Until an investigation of the “hard butter” issue is completed, “DFC is asking dairy farmers to consider alternatives to palm supplements.”
Palm supplements are sometimes added to dairy rations to help boost the amount of palmitic acid in milk fat, which boosts the overall fat yield.
Existing research has not connected the use of palm-based dairy feed to human health concerns.
DFC’s move comes after Quebec processors announced their concerns.
“Les Producteurs de lait au Quebec is asking producers to stop using products containing palm oil or its derivatives in dairy cattle feed,” the organization said in a Feb. 21 statement.
“We are also asking feed manufacturers to adjust their recipes accordingly and feed consultants to support our producers in making the necessary adjustments to their feed.”
The organization wants the same strictures placed on imported dairy products.
Previously, the Dairy Processors Association of Canada had publicly requested an investigation into the situation to determine if there was a problem.
DFC formed a task force, one that will include industry, experts and consumers, but did not initially suggest a voluntary moratorium on palm-based feed ingredients.
The issue of whether butter has recently become hard at room temperature, and if that is connected to palm supplements, was raised by a national food journalist during the winter and highlighted by food industry academic Sylvain Charlebois of Dalhousie University.
Some people, from across the country, have said they are experiencing butter that no longer grows soft at room temperature. Other people, also from across the country, say they have seen no such thing in their kitchens.
The issue has been dragged into the long-standing debate about the supply management system, around which Canada’s dairy industry is structured, even though that system doesn’t necessarily have anything to do with “hard butter,” palm-based feeds or processing issues.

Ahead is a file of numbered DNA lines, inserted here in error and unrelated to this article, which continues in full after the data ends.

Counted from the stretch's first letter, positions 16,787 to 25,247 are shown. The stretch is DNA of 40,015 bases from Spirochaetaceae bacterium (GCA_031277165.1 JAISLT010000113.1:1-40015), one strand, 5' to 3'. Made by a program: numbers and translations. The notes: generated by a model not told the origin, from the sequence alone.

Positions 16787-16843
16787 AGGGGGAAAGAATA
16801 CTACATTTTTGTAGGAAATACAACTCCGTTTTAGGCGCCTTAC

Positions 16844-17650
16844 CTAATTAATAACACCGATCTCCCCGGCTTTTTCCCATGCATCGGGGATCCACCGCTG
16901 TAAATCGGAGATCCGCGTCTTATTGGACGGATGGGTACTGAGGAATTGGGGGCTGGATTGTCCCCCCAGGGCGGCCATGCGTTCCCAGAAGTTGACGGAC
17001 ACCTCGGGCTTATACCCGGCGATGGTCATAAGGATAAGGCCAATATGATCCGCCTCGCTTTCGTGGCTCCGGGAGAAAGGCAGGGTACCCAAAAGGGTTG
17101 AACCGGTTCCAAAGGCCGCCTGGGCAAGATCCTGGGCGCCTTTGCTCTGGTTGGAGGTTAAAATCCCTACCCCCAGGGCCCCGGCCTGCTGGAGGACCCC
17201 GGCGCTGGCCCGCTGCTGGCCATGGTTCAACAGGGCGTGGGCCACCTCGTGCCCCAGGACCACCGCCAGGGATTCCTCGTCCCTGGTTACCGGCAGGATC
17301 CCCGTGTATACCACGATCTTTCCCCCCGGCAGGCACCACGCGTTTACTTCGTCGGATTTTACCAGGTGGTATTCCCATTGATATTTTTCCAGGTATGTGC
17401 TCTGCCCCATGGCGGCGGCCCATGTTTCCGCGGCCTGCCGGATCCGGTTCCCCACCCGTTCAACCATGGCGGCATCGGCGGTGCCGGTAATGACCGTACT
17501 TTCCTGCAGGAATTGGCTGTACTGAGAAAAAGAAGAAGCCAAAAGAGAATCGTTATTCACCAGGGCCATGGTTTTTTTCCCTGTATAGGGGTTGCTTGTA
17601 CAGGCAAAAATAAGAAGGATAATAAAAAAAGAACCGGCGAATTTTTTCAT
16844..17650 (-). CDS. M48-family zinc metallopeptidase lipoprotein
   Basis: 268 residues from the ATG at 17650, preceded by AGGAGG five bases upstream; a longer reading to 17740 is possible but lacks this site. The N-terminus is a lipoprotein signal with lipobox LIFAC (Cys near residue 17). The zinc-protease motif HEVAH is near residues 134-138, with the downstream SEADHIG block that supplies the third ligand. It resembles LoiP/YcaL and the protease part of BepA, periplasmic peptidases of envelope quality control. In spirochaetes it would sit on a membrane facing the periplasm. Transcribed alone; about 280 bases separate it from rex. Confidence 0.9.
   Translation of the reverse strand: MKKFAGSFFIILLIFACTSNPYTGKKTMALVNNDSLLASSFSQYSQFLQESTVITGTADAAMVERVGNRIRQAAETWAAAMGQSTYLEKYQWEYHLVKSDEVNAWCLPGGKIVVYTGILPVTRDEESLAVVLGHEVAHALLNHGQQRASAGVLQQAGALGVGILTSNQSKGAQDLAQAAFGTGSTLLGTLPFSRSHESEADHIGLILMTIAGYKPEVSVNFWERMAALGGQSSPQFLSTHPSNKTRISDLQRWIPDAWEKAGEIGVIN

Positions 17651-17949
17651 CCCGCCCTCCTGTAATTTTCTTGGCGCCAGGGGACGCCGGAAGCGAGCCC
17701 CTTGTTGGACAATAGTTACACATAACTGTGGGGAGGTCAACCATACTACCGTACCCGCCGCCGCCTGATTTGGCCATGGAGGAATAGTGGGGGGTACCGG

The story caught fire not just nationally, but across the world’s airwaves. It became the top story on BBC World Service and a promoted story by United States National Public Radio.
#CdnDairy farmers have listened attentively to concerns over the use of animal feed supplements. DFC has formed an expert working group, and pending completion of its work, is asking dairy farmers to consider alternatives to palm supplements.
more: https://t.co/r7eSWftRCd#CdnAg pic.twitter.com/HIf139i8oH
— DFC / PLC (@dfc_plc) February 25, 2021
The DFC study will attempt to unravel the issue. Currently, there is no reliable data on the prevalence of harder-than-expected butter, whether it is connected to feed, if there is a processing connection, whether other dairy industries elsewhere have noticed similar concerns, and how to address concerns that butter is harder and more difficult for some to spread or bake with.
Butter use has spiked during the pandemic, growing 12 percent in 2020, as millions of housebound people re-engaged in home cooking and baking.
That spike has been good for the industry, but placed a lot of pressure on farmers to boost production to satisfy demand.